The filter bubble is particularly pernicious when searching for political topics. That’s because undecided and inquisitive voters turn to search engines to conduct basic research on candidates and issues in the critical time when they are forming their opinions on them. If they’re getting information that is swayed to one side because of their personal filter bubbles, then this can have a significant effect on political outcomes in aggregate.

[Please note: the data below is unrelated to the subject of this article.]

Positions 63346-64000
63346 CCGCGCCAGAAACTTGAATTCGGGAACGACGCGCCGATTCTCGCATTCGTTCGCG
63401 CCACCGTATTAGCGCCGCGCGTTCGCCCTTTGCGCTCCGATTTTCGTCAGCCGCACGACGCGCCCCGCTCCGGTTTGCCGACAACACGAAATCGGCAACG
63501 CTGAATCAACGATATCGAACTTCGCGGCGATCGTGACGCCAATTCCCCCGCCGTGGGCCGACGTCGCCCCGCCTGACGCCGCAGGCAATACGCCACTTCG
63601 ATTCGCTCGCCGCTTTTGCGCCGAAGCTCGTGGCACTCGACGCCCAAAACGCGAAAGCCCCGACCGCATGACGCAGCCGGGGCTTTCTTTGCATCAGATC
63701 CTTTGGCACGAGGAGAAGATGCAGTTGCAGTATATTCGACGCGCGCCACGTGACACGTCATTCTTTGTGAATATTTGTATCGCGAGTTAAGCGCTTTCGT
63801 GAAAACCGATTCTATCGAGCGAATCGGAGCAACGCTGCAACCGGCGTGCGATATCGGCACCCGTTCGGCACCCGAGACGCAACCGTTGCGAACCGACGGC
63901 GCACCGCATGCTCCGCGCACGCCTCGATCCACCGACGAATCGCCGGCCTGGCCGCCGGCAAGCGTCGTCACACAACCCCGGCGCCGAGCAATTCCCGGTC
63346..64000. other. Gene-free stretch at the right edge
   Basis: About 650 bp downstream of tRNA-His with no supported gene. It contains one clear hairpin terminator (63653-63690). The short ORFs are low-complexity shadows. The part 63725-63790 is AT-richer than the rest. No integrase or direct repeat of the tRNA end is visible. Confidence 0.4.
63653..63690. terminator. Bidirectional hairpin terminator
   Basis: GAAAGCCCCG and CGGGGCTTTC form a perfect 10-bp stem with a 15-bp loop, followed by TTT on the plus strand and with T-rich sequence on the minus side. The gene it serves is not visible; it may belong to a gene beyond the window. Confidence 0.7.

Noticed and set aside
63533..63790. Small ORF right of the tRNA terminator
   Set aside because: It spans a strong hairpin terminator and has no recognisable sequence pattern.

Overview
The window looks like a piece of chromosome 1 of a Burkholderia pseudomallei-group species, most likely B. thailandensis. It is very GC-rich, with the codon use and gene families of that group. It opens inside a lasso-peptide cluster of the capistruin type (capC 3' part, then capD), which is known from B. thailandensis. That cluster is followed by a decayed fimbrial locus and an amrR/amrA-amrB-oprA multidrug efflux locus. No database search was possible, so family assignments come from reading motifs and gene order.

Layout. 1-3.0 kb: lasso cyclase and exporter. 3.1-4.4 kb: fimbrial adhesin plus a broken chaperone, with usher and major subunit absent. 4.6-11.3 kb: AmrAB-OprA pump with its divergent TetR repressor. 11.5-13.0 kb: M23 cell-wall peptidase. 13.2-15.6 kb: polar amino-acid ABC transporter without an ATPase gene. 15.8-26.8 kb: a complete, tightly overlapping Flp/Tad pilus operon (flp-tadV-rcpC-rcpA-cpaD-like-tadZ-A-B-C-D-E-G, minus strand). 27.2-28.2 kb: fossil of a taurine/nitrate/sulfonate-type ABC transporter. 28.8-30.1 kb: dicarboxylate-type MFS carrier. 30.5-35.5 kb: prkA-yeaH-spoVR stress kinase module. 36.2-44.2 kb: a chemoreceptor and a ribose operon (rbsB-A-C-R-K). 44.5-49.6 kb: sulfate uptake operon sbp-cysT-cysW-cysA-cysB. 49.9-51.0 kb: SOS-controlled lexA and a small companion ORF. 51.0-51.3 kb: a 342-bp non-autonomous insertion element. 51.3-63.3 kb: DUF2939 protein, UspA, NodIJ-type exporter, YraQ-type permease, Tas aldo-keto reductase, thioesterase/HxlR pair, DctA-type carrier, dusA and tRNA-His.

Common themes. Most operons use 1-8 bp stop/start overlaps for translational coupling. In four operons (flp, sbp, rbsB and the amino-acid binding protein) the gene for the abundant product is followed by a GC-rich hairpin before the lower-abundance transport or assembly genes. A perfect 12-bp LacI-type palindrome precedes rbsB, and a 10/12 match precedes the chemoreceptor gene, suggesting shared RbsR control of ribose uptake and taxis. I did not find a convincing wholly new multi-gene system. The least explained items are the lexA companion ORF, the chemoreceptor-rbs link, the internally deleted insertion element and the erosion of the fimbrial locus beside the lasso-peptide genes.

Now, after the 2016 U.S. Presidential election and other recent elections, there is justified new interest in examining the ways people can be influenced politically online. In that context, we conducted another study to examine the state of Google’s filter bubble problem in 2018.
Interesting study into the very real problem of Google’s filter bubble, but do note that the study is performed by DuckDuckGo, a competitor to Google Search (one that I use myself, I might add). That being said, all the results, methodology, and data is freely available, and the code used to analyse the data is available on GitHub.